BOISE, Idaho — From increased home prices to bidding wars and not enough inventory, the Idaho housing market is building momentum.
“I've seen market increases in the past, but this is the first one I’ve seen that's like this and it looks like it could be like this for a while longer,” said Chris Carpenter, a realtor with Keller Williams.
Over the last 20 years, Carpenter has watched the housing market evolve into what it is today.
“The biggest challenge we have right now is just the number of homes available for us to show the buyers and the lack of homes coming on to the market is only exasperating that,” he said.
On Dec. 1 of this year, there were only 154 existing homes on the market to show buyers in Ada County, of all price points. It's that demand and lack of inventory that has some people concerned Idaho's housing bubble will burst.
“When you mention that word, it immediately takes everyone back to those weird days back in 2008-2010 where we saw a lot of people heading into foreclosure," said Chief Economist for Windermere Real Estate, Matthew Gardner. "Because of that, we saw a mass amount of new supply of housing come onto the market, and that caused home prices to crash. Is that going to happen this time around? Absolutely not."
Idaho's market situation is different today than in 2008, especially when it comes to lending and borrowing.
“Anyone that had a heartbeat and could breathe could get a loan," Gardener said. "So people were buying homes that they necessarily couldn’t qualify for and that's not happening right now. Buyers are having to go through a lot of checks and balances to make sure they qualify for a home and that's one of the biggest reasons I have confidence that our market is going to stay stable."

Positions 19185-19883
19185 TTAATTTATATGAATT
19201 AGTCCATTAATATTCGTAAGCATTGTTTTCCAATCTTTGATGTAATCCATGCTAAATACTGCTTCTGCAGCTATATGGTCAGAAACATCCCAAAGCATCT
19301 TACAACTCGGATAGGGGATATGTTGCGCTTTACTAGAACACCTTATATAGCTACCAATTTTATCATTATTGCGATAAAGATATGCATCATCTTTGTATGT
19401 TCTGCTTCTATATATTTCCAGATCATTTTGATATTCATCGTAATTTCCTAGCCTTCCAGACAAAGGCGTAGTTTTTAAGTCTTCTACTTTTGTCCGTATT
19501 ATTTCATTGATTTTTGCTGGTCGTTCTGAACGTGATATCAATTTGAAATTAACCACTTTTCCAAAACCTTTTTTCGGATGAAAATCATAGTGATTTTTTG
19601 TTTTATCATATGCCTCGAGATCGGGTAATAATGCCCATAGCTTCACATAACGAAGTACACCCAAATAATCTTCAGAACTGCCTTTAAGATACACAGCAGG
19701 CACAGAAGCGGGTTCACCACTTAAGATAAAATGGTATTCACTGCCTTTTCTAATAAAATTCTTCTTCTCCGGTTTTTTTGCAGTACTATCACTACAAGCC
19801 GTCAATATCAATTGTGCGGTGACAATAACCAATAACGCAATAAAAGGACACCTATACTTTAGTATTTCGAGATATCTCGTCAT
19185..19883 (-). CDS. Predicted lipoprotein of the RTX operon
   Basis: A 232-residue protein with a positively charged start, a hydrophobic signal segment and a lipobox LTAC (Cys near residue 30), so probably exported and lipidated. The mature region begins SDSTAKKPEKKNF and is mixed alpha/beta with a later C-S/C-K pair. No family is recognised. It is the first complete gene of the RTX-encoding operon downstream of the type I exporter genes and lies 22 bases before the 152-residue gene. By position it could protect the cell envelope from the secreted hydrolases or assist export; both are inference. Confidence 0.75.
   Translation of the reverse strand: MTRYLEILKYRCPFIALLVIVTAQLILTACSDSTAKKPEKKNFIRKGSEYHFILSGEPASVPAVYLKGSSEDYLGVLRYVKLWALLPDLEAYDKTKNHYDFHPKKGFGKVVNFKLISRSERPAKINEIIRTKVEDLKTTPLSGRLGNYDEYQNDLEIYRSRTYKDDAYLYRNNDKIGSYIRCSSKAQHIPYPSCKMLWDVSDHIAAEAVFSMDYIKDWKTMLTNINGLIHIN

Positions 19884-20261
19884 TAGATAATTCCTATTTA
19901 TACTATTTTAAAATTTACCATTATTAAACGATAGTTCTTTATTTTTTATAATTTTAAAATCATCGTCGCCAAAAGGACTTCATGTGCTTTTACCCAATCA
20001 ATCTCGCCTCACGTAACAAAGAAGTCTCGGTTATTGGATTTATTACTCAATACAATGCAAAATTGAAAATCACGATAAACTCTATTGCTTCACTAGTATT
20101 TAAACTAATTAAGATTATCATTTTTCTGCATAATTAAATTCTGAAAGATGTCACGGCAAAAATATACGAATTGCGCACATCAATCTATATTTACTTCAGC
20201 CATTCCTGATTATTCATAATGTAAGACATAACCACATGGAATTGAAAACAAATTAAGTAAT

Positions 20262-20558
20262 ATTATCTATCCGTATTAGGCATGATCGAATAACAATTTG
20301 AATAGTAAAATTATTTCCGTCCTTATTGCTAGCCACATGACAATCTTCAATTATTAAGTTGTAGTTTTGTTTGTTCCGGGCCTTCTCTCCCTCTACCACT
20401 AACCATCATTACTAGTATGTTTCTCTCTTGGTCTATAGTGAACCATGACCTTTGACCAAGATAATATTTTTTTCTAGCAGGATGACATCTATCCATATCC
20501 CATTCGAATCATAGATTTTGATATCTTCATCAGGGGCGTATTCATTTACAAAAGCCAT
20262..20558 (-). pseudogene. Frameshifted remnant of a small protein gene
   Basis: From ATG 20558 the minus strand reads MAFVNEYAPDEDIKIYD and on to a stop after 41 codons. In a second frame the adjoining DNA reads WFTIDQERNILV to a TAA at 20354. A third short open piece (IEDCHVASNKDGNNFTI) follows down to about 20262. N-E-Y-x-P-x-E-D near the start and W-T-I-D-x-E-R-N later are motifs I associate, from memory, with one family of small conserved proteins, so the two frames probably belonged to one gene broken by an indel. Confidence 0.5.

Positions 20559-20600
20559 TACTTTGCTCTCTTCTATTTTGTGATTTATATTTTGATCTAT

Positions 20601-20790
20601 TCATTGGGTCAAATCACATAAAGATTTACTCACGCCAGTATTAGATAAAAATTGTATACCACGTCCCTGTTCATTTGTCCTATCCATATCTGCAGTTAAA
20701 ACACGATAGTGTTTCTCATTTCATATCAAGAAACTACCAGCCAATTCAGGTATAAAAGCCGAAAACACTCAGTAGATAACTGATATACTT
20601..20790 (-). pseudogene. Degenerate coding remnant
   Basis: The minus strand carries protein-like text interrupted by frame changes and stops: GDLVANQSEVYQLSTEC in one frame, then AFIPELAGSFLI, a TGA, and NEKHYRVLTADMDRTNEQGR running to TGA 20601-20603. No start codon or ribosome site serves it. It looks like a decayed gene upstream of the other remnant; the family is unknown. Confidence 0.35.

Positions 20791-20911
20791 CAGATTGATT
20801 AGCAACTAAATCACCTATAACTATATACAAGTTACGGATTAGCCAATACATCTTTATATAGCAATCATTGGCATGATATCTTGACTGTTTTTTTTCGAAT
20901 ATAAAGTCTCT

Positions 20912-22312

However, Gardner acknowledges there are people who believe the bubble is going to burst and the market will crash for a different reason: housing forbearance.
“When COVID-19 kicked in, the FHFA allowed people to stop paying their mortgages for a period of time," he said. "However, at the end of that program, they're going to have to make up those missed payments."
Some fear those homeowners won't be able to make those payments, which will lead to foreclosure, and eventually another housing bubble burst.
“I don’t see that happening either, certainly we will find some households unfortunately and very sadly lose their homes in foreclosure, but the numbers are going to be more of a trickle rather than a flood,” Gardner said.
If becoming a homeowner is still a dream of yours, be prepared to offer more than the asking price, and be prepared for competition.
“We have not written an offer for a buyer in over four months that wasn’t for a multiple offer situation,” Carpenter said.
Gardner believes we will see the growth in home prices slow down, which he said will be good for the market.
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